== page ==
Going to college is all about learning, which includes your studies, but also gaining a better understanding of how to manage your finances. A key part of this is building your credit.
According to Experian, the average FICO score — a type of credit score — in the U.S. in 2020 was 711, which falls into the good credit score range. Good credit can open up more financial opportunities during college and beyond, including more favorable loan terms and interest rates.
If you want the benefits of having a healthy credit score, here are a few ways to help build your credit to above-average and excellent levels.
Apply for a student credit card
It can be difficult to qualify for certain credit cards when you’re starting to build credit, but student credit cards typically have less strict requirements. Even better, many of the best credit cards for students don’t come with annual costs and provide valuable benefits — which could include earning cash back on your purchases.
To find the right student card for you, consider the benefits and earning rates being offered. A card might be a good fit if its benefits and cashback bonus categories align with your spending habits and lifestyle.
Become an authorized user
You don’t have to apply and qualify for your own credit card to start building your credit. Many credit card companies allow for authorized users to be added to existing accounts. The account owner controls what the authorized user has access to, including having their own card connected to the account.
The benefit of becoming an authorized user is being able to build your credit with the help of the account owner. As long as the credit account is being used and paid off, you should see your credit start to grow. Talk with a family member or trusted friend about becoming an authorized user on their credit card account and whether it would make sense for you.
Use credit responsibly
An essential part of building and maintaining a healthy credit score is ensuring you always use credit responsibly. For example, it typically doesn’t make sense to carry a balance on a credit card because of high interest rates. Paying off your balance in full each month can help you avoid costly fees and interest charges and stay on track toward your financial goals.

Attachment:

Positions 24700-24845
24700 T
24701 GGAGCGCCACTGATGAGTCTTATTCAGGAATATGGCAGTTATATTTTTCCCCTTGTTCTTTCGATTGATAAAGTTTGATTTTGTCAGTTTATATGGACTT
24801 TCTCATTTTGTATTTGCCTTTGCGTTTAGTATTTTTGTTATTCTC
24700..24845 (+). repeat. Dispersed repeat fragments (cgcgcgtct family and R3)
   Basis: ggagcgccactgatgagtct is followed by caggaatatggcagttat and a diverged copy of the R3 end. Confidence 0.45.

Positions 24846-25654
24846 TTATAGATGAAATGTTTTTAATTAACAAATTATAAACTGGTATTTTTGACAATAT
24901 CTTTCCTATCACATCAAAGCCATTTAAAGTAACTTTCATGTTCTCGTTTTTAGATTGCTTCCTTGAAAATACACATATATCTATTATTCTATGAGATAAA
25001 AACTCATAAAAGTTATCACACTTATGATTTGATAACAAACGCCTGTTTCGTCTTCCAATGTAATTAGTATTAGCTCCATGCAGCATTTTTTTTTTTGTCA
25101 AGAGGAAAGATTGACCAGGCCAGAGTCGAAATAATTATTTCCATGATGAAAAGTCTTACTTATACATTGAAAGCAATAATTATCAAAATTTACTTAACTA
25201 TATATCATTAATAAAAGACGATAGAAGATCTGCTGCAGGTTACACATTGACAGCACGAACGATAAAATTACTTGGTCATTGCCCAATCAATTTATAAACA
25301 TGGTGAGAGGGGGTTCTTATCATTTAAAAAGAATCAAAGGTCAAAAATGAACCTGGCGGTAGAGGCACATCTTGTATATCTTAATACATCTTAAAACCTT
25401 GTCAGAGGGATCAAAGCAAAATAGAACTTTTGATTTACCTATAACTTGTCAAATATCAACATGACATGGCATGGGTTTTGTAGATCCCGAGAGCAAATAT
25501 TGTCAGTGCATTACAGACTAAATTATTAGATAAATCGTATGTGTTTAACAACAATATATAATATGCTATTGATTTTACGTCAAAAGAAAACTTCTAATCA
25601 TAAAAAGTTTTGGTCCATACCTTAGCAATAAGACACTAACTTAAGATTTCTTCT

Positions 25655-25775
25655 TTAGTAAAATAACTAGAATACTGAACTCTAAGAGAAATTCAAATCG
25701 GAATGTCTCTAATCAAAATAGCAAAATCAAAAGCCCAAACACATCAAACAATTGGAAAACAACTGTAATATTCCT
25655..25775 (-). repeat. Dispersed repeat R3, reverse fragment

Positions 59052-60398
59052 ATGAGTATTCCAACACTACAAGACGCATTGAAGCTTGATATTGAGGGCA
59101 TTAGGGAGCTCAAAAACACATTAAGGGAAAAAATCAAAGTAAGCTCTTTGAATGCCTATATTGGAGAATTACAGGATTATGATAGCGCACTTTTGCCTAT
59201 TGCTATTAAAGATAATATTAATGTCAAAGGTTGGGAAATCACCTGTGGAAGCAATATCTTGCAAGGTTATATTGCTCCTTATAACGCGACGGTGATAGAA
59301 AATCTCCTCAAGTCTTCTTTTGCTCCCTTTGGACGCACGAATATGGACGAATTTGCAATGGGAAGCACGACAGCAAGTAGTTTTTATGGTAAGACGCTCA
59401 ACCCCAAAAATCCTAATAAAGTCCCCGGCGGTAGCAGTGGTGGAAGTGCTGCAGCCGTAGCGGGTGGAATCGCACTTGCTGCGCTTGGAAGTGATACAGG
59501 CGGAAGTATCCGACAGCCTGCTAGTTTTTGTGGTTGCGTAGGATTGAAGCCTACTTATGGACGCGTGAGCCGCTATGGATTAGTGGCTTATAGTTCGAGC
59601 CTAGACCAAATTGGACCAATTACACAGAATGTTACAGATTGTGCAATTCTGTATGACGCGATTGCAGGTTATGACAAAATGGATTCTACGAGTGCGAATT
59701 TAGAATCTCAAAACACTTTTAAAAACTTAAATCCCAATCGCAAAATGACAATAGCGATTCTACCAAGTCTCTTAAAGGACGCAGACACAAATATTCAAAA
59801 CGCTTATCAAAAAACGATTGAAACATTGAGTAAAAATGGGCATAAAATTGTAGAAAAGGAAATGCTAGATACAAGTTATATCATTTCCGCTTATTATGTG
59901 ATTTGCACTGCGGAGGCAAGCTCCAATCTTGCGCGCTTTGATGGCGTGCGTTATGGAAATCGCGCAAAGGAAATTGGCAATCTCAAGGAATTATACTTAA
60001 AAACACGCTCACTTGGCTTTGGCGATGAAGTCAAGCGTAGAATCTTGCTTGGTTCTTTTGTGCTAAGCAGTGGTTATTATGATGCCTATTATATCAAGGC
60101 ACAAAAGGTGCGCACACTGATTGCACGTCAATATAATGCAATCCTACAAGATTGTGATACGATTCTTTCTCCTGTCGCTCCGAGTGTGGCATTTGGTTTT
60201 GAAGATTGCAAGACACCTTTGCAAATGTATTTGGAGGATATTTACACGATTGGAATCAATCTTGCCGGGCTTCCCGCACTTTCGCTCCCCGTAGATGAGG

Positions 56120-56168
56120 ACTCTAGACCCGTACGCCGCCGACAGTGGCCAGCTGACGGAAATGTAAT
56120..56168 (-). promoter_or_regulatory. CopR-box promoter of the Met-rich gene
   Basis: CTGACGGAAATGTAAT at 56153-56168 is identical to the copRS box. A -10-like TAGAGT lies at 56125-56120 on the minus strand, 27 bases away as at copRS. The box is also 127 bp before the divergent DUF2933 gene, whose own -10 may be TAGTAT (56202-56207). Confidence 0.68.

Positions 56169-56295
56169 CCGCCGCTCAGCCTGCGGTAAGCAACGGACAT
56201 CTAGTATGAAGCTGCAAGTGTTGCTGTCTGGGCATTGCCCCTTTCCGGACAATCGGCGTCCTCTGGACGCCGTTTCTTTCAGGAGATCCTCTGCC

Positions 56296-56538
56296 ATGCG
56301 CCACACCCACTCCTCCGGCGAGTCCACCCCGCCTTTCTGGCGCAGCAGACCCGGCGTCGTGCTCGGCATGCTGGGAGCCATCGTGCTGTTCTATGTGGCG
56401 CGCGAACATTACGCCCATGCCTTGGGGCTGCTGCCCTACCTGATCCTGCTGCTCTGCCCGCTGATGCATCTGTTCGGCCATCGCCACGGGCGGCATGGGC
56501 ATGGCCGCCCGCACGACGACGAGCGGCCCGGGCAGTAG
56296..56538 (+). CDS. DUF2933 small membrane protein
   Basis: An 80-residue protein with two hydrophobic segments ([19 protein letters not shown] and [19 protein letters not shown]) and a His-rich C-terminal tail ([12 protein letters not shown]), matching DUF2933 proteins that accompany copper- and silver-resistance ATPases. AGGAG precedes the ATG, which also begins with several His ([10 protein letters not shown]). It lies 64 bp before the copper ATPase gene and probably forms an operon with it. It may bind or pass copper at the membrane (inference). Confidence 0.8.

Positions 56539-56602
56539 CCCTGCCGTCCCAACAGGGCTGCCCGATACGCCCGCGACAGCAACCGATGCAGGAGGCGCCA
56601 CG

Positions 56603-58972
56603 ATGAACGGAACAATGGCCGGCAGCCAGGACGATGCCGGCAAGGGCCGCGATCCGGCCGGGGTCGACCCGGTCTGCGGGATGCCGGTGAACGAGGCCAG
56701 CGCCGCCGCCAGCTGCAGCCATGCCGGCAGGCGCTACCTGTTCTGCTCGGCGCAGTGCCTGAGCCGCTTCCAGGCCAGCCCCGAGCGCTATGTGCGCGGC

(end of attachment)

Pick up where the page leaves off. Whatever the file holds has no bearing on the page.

It’s important to use credit responsibly so you can improve your credit score. Part of this includes budgeting for your monthly payments and making them on time — whether you open a credit card or take out a loan.
Add rent payments to your credit report
If you’re the type of person who has renters insurance and always pays rent on time, it could make sense to research and consider using a service to report your rental payment history.
Rent payments aren’t often automatically included on credit reports, but certain services can help report your positive rent payments to different credit bureaus, which could boost your credit score. Since most college students are just getting started building credit, there’s no credit check for GradGuard’s Renters Insurance.
Consider a credit-builder loan
Apart from credit cards, you can also use loans, such as credit-builder loans, to help build your credit. With a credit-builder loan, a lender will typically add the proceeds to a secured savings account. You’ll make regular monthly payments toward the loan balance, and the money becomes available to you once you pay off the loan.
You have to pay some interest for the borrowed money, but this type of opportunity can be helpful if your options for building credit are limited. Many banks and financial institutions offer credit-builder loans.
No matter your field of study, having a solid understanding of credit and its potential benefits can help shape your future financial decisions. And if you start building your credit now, you’ll pave the way for unlocking valuable financial opportunities down the road.
BIO: FinanceBuzz’sVP of Content, Tracy Odell, also held the same position at Student Loan Hero and has expertise in this subject, as well as all things related to college finances.